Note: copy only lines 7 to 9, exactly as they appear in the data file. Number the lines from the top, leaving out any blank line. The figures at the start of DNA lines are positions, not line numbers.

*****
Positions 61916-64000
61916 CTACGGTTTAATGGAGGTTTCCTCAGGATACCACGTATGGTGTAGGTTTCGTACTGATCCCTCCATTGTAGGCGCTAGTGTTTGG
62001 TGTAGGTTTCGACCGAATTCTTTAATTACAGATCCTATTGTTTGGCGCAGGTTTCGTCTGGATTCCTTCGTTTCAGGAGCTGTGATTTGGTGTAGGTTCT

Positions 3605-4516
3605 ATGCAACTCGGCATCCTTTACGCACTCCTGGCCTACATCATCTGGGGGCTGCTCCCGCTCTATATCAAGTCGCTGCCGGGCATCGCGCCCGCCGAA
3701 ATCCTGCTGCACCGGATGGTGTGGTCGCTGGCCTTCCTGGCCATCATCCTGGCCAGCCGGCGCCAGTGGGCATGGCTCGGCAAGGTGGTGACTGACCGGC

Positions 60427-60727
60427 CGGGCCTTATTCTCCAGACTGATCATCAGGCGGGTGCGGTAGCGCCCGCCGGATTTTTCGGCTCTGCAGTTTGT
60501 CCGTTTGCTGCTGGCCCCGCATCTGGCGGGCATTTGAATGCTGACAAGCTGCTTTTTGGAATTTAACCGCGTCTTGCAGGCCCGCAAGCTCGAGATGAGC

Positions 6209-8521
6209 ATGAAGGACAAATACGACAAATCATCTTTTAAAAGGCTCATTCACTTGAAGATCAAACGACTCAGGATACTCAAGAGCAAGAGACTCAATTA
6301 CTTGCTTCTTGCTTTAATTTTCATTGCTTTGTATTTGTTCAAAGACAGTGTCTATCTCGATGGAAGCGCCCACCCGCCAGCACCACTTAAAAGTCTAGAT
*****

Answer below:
Positions 60427-60727
60427 CGGGCCTTATTCTCCAGACTGATCATCAGGCGGGTGCGGTAGCGCCCGCCGGATTTTTCGGCTCTGCAGTTTGT
60501 CCGTTTGCTGCTGGCCCCGCATCTGGCGGGCATTTGAATGCTGACAAGCTGCTTTTTGGAATTTAACCGCGTCTTGCAGGCCCGCAAGCTCGAGATGAGC